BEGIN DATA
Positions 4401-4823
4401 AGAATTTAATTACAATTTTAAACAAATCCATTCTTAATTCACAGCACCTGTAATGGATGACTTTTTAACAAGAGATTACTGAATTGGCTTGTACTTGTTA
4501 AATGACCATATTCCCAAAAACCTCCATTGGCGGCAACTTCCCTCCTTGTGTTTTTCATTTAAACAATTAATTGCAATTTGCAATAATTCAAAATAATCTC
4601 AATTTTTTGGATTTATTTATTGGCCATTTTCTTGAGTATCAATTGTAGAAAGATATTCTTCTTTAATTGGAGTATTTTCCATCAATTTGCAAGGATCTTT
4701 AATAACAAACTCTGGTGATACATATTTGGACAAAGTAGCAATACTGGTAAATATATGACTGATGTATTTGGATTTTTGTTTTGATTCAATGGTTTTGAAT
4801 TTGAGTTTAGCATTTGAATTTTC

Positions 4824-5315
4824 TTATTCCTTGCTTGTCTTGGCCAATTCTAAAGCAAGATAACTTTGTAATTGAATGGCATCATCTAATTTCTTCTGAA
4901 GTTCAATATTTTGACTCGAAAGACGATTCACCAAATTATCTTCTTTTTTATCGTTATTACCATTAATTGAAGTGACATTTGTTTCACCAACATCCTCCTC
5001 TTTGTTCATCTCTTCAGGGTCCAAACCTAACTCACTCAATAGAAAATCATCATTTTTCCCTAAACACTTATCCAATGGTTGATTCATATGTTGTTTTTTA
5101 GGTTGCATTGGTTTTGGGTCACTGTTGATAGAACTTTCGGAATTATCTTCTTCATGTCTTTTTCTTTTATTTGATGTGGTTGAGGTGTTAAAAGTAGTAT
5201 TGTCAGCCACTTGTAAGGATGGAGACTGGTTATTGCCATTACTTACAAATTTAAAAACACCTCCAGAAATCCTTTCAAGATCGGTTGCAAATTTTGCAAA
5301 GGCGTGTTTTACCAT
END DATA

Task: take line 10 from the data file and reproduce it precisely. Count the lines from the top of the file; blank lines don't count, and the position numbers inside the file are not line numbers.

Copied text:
5001 TTTGTTCATCTCTTCAGGGTCCAAACCTAACTCACTCAATAGAAAATCATCATTTTTCCCTAAACACTTATCCAATGGTTGATTCATATGTTGTTTTTTA